4. Recycle Plastic bags and use re-usable Eco-friendly bags:  recycle plastic bags at your local supermarket entrances (or at Town Hall, and get the Holmdel Recycles tote bag as a reward!) In landfills, plastic bags sit for roughly 1,000 years before decomposing and release toxic chemicals into the soil during decomposition. To avoid this all together, use reusable bags when grocery and clothing shopping or ask for paper bags that can be recycled.

5.  Recycle Corrugated Cardboard: does not have to be cut into small sections and tied! Just flatten all cardboard boxes and stack in one another and place neatly near curb.  No food contaminated cardboard or waxed cardboard are accepted.

6. Batteries: household batteries; AAs, AAAs, Cs, Ds and 9-Vs are not thought to pose a threat to landfills since they have little or no toxic content. Re-chargeable and button batteries used in watches, hearing aids, candles, toys, calculators…etc. can be placed in a marked container at the lobby of Town Hall or call 1-877-2-Recycle or www.call@recycle.org to find out closest public drop-off point.

Holmdel recycling information can be found on the town’s website www.holmdeltownship-nj.com

johncooper March 22, 2011 at 08:49 AM
I recycled my old cell with a company called http://www.sellcell.com which I'd recommend to anyone as it's a comparison cell phone recycling site I was able to get the best cash for my cell and recycle!
Dana Battaglia March 22, 2011 at 01:36 PM
My house hold recycles. What drives me crazy, is that the recycling pick up truck is so sloppy. Every other week my neighbor hood is littered with all of our recyclables. Paper flying around, milk cartons, water bottles, , aluminum cans all rolling around in the street. I have called the town, I have had a conversation with the driver. To no avail! At the bus stop just today, the truck driver dropped a box of loose paper. He picked up a few pieces and left the rest to fly away. The paper was caught in the trees and is now dispersed around those neighbors houses.....It is very frustrating.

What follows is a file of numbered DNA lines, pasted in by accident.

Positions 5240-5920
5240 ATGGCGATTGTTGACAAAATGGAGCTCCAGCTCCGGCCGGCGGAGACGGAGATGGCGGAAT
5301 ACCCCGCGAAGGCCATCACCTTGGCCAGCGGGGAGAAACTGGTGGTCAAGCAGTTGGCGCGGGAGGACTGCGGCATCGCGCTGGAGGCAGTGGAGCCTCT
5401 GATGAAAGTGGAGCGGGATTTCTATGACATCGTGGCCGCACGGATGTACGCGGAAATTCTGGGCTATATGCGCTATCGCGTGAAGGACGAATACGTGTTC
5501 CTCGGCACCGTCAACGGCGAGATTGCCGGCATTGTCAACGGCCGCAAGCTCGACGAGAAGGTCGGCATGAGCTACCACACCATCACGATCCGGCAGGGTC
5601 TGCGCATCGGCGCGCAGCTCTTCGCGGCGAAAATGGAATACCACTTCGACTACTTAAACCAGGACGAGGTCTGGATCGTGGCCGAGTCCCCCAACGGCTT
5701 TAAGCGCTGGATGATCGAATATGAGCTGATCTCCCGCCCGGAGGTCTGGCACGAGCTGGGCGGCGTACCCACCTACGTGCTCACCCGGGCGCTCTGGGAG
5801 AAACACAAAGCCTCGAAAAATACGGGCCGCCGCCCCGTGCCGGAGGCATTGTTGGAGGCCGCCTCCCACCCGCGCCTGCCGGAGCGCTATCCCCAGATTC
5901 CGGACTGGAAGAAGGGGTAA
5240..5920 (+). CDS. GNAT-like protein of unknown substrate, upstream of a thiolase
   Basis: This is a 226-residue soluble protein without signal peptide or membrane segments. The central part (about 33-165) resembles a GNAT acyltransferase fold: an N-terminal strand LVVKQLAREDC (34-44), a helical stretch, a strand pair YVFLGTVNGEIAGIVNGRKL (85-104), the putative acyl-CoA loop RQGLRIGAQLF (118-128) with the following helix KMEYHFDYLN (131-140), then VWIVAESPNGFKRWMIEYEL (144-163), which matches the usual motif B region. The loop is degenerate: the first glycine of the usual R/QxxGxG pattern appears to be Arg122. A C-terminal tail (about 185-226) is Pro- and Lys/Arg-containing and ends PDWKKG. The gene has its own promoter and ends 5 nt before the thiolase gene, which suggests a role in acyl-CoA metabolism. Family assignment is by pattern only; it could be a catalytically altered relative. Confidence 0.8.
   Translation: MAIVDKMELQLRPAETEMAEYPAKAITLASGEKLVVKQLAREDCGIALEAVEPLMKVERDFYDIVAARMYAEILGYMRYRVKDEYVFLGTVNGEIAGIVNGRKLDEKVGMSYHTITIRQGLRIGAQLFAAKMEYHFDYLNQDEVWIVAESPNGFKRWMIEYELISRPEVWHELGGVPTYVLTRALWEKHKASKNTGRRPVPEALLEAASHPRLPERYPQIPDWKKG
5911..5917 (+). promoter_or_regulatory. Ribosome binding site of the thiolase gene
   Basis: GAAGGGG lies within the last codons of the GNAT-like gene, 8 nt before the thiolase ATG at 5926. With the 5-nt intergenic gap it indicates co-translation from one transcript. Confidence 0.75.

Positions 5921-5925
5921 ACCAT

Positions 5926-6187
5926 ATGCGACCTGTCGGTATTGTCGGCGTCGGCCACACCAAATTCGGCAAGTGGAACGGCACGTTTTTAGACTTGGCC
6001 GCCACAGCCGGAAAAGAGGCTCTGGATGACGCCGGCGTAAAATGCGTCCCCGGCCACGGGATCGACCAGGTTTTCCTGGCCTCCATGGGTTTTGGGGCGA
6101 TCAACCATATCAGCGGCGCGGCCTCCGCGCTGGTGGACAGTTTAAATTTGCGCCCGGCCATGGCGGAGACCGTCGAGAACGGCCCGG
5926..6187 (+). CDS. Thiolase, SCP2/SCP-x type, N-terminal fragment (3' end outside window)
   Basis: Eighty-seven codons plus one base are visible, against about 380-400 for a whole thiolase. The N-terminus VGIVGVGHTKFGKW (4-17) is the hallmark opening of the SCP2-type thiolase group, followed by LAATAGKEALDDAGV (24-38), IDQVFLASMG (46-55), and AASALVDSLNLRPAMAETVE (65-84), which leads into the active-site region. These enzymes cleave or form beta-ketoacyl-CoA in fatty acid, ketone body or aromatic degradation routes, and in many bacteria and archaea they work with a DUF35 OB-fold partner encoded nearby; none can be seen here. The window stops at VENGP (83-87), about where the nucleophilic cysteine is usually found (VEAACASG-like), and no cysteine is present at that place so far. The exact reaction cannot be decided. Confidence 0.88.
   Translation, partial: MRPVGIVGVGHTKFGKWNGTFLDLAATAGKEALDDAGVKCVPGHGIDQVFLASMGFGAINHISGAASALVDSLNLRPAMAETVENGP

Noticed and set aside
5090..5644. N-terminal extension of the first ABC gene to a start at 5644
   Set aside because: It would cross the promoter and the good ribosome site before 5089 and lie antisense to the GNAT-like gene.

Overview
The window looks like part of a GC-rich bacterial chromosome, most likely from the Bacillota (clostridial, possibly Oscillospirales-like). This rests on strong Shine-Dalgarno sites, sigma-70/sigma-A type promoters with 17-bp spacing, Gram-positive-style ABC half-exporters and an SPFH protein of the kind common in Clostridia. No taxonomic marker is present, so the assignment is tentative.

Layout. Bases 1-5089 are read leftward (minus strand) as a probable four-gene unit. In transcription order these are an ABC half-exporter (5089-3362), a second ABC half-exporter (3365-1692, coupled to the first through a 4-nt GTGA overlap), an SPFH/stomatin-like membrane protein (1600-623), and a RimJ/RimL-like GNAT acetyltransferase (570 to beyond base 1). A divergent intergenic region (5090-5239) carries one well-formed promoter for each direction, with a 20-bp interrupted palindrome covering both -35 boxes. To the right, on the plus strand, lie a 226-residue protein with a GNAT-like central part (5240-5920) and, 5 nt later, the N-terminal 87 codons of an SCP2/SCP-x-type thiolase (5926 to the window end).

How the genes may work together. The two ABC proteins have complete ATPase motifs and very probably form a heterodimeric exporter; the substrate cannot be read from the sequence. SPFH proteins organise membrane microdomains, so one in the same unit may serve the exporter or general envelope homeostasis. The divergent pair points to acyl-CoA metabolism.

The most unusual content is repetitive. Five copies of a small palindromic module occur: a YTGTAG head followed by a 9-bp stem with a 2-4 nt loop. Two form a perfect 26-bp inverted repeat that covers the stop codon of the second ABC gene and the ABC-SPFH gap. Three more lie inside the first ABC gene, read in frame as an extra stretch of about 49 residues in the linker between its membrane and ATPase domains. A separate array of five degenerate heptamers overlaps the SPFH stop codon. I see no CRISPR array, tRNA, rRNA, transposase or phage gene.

Karin Swan March 22, 2011 at 07:41 PM
Great article, Dina! You have transformed the lower schools and now you are educating the whole community. Your crusade is extending the life of our landfills and saving the planet. Your advice over the years has helped me develop green habits. My children have picked up on it and we are all more environmentally responsible. Keep the articles and ideas coming!
Dina Hamwi March 23, 2011 at 02:13 PM
John, thanks so much for this website! I will pass this info on to our "Cell" collector at Village/ Indian Hill schools & hopefully they can collect more cash - $$!
Dina Hamwi March 23, 2011 at 02:21 PM
I can feel your frustration Dana! I know you spoke to the Driver, but you might have to call the company directly & voice your concerns if it continues. I can understand a few small pieces flying away, but a box of loose paper is just not acceptable. I'm sure it can be tough on the truck driver, but he should slow down a bit & take his time loading the back of his truck. Hopefully your neighbors are chipping in & helping you pick up the litter. Keep up your good work in recycling!
Dina Hamwi March 23, 2011 at 03:11 PM
Thanks for your kind words. It's been a wonderful experience over the years informing & inspiring enthusiasm amongst our students, staff & parents regarding recycling & other "Green" initiatives. I am proud to say, that the "Go-Green" PLG/PSA groups that I have spearheaded have a real presence in our schools today & I am thrilled. The groups continue to grow each year with wonderful parents, such as yourself, who care to make a "green" difference in our world. Keep GREEN!
Brian McFarland October 22, 2011 at 02:09 AM
Kudos to you Dina! Your advice has also helped my family develop good recycling habits. It's amazing how much can be recycled. I am writing this comment a long time after the article appeared in Patch, so I hope you see this. And I hope others read about your recycling and are as inspired as we are. Keep up the great work!!
Ella February 12, 2013 at 04:54 PM
We have paper recycling bins in every class room at our school and i encourage other schools to get some because recycling is important!